The boat crew consists of a captain (to drive the boat), 2 spotters (with amazing eyes they can see the whale sharks beneath the water surface and meters away from the boat!) and a BIO (to guide us especially the weak swimmers toward the butanding).

These BIOs and boat crew used to be fishermen who hunted the butandings to sell their fins to Chinese restaurants. In 1998, catching, killing, and selling of whale sharks in the Philippines were officially banned. As an alternative source of income for the fishermen and to deter them from killing the whale sharks, the local government started using the butanding as part of their eco-tourism. It's a win - win situation for both the fishermen and the whale sharks.

When the BIO tells you to get off the boat, you have to do it fast as if your life depends on it. I had to scramble many times to drop myself into the water regardless if the boat is still moving or in slow mo (they wont stop completely, just slow down enough for you to get your butt off the boat without spilling blood into the sea).

I was glad I did jump off the boat. It's not everyday that an opportunity to marvel and swim with the world's largest fish comes my way. It was a rare, amazing and almost magical experience.

These gentle giants of the sea can grow up to 12 meters. Their massive size makes them slow swimmers and reported speed is only at around 3 kph. Despite their size, they only feed on plankton and generally are harmless to humans.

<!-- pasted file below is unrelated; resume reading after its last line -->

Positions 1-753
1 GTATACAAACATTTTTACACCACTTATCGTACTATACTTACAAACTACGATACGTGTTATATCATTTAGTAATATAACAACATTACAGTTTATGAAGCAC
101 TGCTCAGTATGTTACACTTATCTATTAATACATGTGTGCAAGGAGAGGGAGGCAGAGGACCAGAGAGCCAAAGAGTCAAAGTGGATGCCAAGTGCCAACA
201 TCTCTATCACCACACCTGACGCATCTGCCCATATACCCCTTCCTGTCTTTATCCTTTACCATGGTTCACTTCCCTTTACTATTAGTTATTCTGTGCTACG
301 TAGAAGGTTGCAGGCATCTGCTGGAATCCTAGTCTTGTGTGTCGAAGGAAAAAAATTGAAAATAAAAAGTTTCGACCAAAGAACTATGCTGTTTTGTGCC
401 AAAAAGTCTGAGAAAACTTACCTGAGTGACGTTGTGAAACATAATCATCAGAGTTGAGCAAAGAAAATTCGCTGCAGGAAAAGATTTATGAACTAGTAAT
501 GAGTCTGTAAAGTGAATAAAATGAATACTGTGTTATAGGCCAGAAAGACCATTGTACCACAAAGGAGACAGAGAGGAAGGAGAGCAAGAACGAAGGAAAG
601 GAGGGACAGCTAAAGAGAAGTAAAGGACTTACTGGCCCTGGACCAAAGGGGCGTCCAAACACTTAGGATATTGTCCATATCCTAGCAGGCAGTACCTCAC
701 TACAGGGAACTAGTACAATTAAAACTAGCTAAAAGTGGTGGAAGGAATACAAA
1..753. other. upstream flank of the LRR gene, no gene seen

I don't have any formal 'bucket list', but had I made one before I went to this adventure, I would have crossed it off now.

Cost for swimming with the whale sharks:

Boat hire: Php3500 (6 persons max)
Registration: Php100 for locals, Php300 for foreigners
Rental of gears: Php300 per set

Wednesday, April 20, 2011

Isdaan (The Halfway to the North) Resto-Park

No, these pictures of giant bronze Buddhas were not taken in Thailand. We didn't take a three-hour plane ride to Bangkok, but instead took a road trip up north, probably with the same length of time.

This is from Isdaan, a floating restaurant and park along the highway at Gerona, Tarlac. This is hard to miss if you're going to and from Baguio. In fact, we were on our way to The Summer Capital when we spotted this restaurant and decided to stop to eat.

We didn't know it was this huge - the property's area is over a hectare and holds the floating restaurant made of nipa hut (native houses), stone sculptures, giant Buddha statues and the famous Tacsiyapo Wall.

Isdaan is short for Palaisdaan which means fishing ground. True to its name, the restaurant sits (or rather floats) on a man-made lagoon, on top of floors made of bamboo, with koi fishes swimming leisurely in the water.

After feasting our eyes on the beautiful scenery and setup, it's time to indulge our taste buds, after all this is a restaurant above everything else.